Kuwait's women launch “I will not be silent” campaign

Kuwait’s women launch “I will not be silent” campaign

Kuwait

Kuwaiti fashion blogger and influencer Ascia Al Faraj has sparked a #MeToo-esque social media campaign, calling out the damaging conservatism of her country’s attitudes towards women, and encouraging them to speak out against sexual harassment. 

The account on Instagram, called “Lan Asket” – Arabic for “I will not be silent”, has so far featured several testimonies from women about being stalked, harassed or assaulted. The stories come from Kuwaiti citizens as well as expatriates, who encompass a large cohort of the population.

Ascia Al Faraj, 31, a mixed raced woman of American and Kuwaiti descent, has amassed more than 2.6 million followers on Instagram in the last few years and is one of the Middle East’s most influential bloggers and social media influencers. She and her husband also have a YouTube channel, called “The Hybrids” where the pair review beauty products, interview other influencers, riff on subjects including gender roles and breast-feeding trends.

In the video that sparked the “Lan Asket” page, which Faraj posted on Instagram last week, the mother of two said there is a “problem” in her country of almost 5 million people. 

“Every time I go out, there is someone who harasses me or harasses another woman in the street,” she said in the video uploaded after an incident where a car sped up to “scare” her while she was walking to her own vehicle. 

“Do you have no shame? We have a problem of harassment in this country, and I have had enough.”



“Harassment is a crime & we need laws to protect us against it,” Faraj wrote on her Instagram post. “There is nothing of substance in place to protect victims – currently, filming instances of abuse to provide as evidence in your case turns the law against *you* for filming without permission. This is state-supported negligence & we demand action.” 

Faraj’s video triggered a nationwide movement in a country where rape within a marriage is not considered a crime, and women could not obtain a passport without a man’s permission until 2009.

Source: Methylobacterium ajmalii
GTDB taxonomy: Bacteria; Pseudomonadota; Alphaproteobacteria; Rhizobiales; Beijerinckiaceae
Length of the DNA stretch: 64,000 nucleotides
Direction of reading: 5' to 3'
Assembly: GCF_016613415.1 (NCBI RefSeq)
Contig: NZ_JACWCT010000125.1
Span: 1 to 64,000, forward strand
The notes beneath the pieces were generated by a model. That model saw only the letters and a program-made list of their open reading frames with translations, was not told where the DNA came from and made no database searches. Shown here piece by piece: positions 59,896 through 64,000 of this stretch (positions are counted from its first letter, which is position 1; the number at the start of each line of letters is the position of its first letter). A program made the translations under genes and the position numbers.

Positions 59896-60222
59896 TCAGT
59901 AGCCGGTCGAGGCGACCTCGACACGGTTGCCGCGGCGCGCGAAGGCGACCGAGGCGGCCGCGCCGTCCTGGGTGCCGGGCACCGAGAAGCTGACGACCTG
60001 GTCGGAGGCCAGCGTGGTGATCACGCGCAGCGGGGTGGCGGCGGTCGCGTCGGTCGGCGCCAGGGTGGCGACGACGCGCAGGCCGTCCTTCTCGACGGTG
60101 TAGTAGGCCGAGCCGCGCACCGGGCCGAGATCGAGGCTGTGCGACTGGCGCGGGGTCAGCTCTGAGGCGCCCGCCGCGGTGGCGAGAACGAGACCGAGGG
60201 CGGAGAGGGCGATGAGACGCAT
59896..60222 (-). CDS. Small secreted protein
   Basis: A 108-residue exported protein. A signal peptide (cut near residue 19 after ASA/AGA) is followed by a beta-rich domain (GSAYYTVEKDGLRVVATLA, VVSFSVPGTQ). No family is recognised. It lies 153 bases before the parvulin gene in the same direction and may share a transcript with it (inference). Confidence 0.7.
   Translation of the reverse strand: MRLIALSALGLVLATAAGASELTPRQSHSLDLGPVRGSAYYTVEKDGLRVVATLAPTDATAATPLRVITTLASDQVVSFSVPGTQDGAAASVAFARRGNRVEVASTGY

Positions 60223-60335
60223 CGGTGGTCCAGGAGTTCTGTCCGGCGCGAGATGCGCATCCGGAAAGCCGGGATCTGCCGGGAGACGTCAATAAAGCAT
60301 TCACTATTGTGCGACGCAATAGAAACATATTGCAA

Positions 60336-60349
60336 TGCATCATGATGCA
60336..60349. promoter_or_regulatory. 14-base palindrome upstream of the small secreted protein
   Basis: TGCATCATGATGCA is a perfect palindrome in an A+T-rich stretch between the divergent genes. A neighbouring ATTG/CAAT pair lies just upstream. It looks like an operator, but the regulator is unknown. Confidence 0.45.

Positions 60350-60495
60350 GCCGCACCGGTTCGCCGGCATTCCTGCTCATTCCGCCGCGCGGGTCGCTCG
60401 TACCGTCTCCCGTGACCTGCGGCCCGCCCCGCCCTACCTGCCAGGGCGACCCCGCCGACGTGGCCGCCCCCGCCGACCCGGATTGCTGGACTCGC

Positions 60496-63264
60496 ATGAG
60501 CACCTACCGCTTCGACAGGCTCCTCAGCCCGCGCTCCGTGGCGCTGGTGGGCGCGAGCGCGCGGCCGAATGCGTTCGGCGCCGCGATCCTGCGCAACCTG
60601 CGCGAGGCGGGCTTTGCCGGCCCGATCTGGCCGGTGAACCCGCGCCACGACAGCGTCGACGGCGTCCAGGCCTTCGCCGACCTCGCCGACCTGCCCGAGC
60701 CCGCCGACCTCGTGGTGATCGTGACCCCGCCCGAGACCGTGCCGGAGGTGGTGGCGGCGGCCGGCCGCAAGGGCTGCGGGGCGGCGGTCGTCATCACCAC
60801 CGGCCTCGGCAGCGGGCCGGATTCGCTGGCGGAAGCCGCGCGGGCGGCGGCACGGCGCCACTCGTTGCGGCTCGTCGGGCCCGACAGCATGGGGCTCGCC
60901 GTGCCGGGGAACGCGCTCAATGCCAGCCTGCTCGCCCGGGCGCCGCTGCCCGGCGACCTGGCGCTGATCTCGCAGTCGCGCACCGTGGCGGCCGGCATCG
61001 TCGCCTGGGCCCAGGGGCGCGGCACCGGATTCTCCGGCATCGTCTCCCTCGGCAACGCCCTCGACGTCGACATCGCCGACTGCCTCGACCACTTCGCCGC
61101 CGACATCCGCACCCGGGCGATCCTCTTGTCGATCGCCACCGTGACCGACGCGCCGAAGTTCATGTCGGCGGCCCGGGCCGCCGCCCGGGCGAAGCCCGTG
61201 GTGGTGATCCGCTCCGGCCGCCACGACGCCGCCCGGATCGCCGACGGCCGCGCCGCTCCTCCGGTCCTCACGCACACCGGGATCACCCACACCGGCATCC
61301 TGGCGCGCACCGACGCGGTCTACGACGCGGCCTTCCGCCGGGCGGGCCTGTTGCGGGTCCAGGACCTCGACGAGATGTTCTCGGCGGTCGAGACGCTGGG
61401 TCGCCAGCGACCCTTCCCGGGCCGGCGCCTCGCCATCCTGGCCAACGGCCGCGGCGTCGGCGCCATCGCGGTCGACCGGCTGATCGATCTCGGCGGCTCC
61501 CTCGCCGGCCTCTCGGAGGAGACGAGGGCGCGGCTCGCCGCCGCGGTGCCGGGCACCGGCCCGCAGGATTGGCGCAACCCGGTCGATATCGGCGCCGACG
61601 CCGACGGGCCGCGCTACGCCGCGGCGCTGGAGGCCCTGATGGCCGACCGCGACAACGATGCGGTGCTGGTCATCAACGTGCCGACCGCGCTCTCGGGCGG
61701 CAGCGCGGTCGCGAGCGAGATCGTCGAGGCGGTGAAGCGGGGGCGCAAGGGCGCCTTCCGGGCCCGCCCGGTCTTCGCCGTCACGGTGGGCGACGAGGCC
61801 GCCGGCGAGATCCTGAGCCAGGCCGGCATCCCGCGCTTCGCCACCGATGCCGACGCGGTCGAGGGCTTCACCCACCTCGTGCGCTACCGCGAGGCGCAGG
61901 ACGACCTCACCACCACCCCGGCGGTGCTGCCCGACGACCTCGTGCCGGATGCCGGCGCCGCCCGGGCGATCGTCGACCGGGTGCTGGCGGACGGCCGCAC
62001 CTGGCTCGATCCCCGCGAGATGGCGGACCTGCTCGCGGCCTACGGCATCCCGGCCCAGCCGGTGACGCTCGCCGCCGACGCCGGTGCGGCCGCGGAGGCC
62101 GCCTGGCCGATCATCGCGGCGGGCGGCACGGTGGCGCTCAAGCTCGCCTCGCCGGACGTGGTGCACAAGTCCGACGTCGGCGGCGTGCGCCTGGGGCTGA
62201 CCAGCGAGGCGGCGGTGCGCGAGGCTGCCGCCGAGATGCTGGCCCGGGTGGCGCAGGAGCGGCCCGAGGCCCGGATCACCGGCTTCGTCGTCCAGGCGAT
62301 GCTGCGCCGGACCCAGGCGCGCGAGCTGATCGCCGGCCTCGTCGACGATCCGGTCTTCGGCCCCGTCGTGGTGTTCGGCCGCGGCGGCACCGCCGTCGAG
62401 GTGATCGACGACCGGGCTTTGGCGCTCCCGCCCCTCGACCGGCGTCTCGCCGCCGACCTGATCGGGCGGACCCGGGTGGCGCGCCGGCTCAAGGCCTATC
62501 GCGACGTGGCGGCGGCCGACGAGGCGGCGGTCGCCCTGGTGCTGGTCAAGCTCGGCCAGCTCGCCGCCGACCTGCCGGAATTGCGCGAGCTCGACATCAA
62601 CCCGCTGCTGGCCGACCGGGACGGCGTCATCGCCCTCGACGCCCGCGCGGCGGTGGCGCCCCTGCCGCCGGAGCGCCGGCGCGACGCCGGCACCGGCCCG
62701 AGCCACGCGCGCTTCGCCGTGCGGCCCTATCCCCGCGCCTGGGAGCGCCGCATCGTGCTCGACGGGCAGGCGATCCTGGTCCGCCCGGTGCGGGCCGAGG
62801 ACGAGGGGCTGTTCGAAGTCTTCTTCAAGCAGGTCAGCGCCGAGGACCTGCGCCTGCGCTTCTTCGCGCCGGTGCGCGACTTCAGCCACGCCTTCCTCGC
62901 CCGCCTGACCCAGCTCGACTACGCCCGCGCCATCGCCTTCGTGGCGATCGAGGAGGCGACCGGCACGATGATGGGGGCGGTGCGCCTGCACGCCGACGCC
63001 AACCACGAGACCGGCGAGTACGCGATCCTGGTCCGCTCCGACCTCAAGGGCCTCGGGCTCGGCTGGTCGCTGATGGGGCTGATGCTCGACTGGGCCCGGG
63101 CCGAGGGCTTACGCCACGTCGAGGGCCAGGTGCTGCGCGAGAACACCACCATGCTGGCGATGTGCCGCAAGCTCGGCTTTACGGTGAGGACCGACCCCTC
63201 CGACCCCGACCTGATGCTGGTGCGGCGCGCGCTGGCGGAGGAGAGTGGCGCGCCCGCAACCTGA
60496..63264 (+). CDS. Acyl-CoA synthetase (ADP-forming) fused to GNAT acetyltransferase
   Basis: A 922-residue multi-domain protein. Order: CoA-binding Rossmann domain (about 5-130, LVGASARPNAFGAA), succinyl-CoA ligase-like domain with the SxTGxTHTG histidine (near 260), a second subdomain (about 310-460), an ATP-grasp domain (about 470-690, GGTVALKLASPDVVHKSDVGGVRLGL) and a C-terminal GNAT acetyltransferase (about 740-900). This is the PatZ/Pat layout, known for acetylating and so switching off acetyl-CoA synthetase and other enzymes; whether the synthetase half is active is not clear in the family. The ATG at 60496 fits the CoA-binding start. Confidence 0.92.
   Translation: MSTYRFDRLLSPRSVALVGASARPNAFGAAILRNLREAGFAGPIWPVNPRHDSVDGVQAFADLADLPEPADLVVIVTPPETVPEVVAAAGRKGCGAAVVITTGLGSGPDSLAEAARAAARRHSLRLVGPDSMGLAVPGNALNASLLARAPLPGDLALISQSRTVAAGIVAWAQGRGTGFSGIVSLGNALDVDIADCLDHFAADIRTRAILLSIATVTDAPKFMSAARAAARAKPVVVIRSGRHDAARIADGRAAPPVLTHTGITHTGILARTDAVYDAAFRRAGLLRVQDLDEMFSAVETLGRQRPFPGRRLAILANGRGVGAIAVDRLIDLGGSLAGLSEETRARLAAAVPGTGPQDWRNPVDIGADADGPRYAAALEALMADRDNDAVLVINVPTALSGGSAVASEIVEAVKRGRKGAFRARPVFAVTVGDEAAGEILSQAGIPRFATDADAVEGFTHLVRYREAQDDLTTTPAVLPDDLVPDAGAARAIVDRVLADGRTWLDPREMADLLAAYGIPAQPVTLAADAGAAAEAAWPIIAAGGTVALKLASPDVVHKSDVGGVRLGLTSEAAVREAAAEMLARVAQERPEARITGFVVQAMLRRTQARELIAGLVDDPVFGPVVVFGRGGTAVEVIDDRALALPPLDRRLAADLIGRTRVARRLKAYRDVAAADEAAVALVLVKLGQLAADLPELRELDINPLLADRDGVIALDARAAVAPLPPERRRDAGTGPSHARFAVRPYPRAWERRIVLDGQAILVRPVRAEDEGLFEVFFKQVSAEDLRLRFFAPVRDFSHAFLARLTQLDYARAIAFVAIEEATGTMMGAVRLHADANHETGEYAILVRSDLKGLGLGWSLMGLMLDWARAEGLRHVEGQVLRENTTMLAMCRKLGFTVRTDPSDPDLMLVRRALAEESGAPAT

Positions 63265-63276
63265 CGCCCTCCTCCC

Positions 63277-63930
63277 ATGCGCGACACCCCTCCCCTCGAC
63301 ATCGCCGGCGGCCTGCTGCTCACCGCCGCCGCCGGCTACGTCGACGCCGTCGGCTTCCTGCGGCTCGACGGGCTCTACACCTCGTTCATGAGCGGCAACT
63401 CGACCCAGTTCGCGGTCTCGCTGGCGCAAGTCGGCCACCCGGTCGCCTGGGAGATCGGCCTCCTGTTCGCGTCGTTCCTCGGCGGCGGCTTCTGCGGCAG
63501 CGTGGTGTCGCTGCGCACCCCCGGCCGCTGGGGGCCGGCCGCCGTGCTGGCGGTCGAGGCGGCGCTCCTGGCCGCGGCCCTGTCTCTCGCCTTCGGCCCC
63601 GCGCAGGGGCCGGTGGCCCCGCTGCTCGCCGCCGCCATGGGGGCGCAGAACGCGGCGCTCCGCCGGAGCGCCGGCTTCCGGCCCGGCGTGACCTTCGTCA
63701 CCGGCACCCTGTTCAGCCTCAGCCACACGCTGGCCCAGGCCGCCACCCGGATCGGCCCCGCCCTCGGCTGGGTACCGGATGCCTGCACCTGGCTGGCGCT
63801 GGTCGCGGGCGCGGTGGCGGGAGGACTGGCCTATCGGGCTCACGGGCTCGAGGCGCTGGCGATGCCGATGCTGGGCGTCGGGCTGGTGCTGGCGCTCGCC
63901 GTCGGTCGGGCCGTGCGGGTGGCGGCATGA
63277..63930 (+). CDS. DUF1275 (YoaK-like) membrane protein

The U.S embassy in Kuwait tweeted its support, saying that “Lan Asket” was a “ …campaign worth supporting. We can all do more to prevent harassment against women, whether in the US or in Kuwait.” 

The embassy accompanied the Tweet with an image of three women, one unveiled, one with a headscarf and another with her face covered, with the slogan “Don’t harass her” — which Faraj posted on her tile. 

Rothna Begum, a senior researcher at Human Rights Watch, told AFP that in Kuwait, the police frequently brush off abuses and consider silencing women a necessity in order to avoid bringing on shame to their family. 

“These accounts being published are incredibly important to give Kuwaitis a sense of what harassment actually looks like and the terrible harm it causes,” she said. 

Despite Kuwait being one of the more progressive nations within the Gulf region, public conversations surrounding gender-based violence remains a taboo, and support for women who have been victims of abuse and harassment is not easily accessible.

Lulu Al-Aslawi, a fellow influencer from Kuwait told the AFP she is often harassed and bullied online for the way she presents herself. 

“Girls don’t speak up over fears of being stigmatised, but we will not stop until we overcome this cancer in society,” she said

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